Drunk drunkards and avid alcoholics drink more than 68% of alcohol produced in the UK, bringing more than a third of the profits to producers of such drinks. This conclusion was reached by physicians who published an article in the journal Addiction .
“If the people of Britain did not exceed the norms established by the health services, then the prices for beer in bars and wine in supermarkets would have to be raised three to five times, so that the alcohol producers would not lose in the proceeds. All of this suggests that they did not especially seek to maintain “moderate” levels of drinking, “- said Colin Angus (Colin Angus) from Sheffield University (United Kingdom).
In recent years, scientists have found many hints that alcohol not only destroys the liver and causes severe psychological and physiological dependence, but also contributes to the development of cancer, diabetes and many other serious illnesses. Similar new negative features were discovered in tobacco.
According to WHO statistics, alcoholism and smoking kill approximately 3.5 and 5 million lives each year, which is comparable to the number of victims of car accidents and some forms of cancer. Today, many drug addicts are actively calling on governments of all countries to equate alcohol and cigarettes and heavy drugs, and to prohibit their use and trafficking, as they take no less lives than heroin or other opiates.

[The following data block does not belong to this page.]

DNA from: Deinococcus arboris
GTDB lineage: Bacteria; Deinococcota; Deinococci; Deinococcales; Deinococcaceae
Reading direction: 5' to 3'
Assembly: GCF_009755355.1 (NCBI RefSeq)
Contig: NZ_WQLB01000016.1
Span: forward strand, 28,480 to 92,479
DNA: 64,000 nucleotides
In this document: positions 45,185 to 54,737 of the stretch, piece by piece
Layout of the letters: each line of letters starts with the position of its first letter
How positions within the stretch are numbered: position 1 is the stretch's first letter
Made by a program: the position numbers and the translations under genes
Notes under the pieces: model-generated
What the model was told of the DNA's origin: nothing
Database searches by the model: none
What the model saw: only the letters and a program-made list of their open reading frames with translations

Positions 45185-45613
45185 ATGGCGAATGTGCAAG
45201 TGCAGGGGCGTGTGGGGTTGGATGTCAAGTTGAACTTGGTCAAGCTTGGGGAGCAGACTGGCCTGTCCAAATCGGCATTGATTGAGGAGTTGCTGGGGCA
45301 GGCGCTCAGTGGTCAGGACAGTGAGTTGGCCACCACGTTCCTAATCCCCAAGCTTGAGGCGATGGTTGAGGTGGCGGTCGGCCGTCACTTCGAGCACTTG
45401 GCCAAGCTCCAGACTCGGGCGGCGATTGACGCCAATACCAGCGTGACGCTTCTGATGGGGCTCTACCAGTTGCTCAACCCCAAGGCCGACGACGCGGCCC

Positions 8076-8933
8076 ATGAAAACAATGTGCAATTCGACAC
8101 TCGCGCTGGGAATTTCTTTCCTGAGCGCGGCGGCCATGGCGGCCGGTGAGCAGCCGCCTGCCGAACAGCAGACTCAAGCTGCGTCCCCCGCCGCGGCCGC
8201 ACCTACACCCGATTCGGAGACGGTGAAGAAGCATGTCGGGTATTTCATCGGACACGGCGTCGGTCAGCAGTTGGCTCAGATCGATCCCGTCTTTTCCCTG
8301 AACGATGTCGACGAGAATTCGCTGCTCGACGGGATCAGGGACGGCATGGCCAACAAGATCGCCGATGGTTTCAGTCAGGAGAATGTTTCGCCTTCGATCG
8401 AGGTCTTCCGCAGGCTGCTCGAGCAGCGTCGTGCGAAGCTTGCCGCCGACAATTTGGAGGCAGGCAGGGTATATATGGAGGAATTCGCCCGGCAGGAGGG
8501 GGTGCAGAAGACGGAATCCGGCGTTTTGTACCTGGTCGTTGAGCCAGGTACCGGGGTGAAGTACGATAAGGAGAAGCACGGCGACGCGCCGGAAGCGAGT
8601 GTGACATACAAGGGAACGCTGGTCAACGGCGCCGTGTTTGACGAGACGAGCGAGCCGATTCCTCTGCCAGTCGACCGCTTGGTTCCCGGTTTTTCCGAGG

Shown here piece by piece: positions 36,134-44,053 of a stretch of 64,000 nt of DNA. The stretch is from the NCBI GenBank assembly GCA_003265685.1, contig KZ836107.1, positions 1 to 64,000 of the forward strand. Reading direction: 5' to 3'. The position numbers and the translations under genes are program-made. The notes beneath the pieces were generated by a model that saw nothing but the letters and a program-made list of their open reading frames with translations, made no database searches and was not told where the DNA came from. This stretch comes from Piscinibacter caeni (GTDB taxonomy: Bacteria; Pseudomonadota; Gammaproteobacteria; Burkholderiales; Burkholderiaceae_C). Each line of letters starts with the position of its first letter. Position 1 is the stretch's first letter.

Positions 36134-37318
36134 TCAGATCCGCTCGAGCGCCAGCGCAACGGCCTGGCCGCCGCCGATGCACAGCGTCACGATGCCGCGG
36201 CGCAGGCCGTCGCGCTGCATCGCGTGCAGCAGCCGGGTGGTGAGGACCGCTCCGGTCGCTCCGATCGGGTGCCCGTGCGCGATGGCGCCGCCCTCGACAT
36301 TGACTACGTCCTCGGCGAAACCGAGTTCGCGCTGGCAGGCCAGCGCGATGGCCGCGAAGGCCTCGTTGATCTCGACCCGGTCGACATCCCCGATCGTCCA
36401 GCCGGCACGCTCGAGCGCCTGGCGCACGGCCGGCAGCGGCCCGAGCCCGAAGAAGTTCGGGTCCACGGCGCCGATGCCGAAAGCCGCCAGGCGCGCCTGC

All producers of beer, wine and strong drinks, as Engus notes, often claim that they favor “moderate” alcohol consumption and have a strong negative attitude towards drinking and drinking. British scientists have checked whether this is really so, by analyzing how much their products are bought by “ordinary people” and drunk drunkards who have not left the drinking-bout for months.
To do this, scientists collected statistics on alcohol sales in bars and supermarkets and interviewed several thousand drinking Britons. They were interested not only in the volume of alcohol consumed and its type, but also where they preferred to take drinks and what prices they suited. Comparing this information with the sales volumes, scientists calculated the share of alcohol, which account for both groups of alcohol lovers.
As it turned out, alcoholics, despite the overwhelming numerical superiority of “ordinary people”, drank the lion’s share of alcohol – they accounted for approximately 68% of total alcohol sales. They preferred to buy alcohol in supermarkets and liquor stores, rather than in bars, providing them with up to 80% of revenue.
Among drunkards, as Engus notes, there were “champions” – the most drunk British, 4% of the total population of the country, drank more than 25% of alcohol produced. If they abandoned their addiction, then the producers’ earnings of these drinks would drop by almost 40%.
Interestingly, these people leaned more on light types of alcohol – cider, beer and wine – than on whiskey, vodka and other strong drinks. According to doctors, they drank 77% of beer, 70% of cider and 66% of wine produced or imported into Britain, and only 50% of heavy alcohol.
All this, according to Engius and his colleagues, suggests that alcohol companies are concerned only about profits, not about people’s health, and that current measures to combat drunkenness do not work. Their strengthening – the introduction of a minimum price for any portion of alcohol and the introduction of new excises – will help reduce the damage that alcohol does to society, scientists conclude.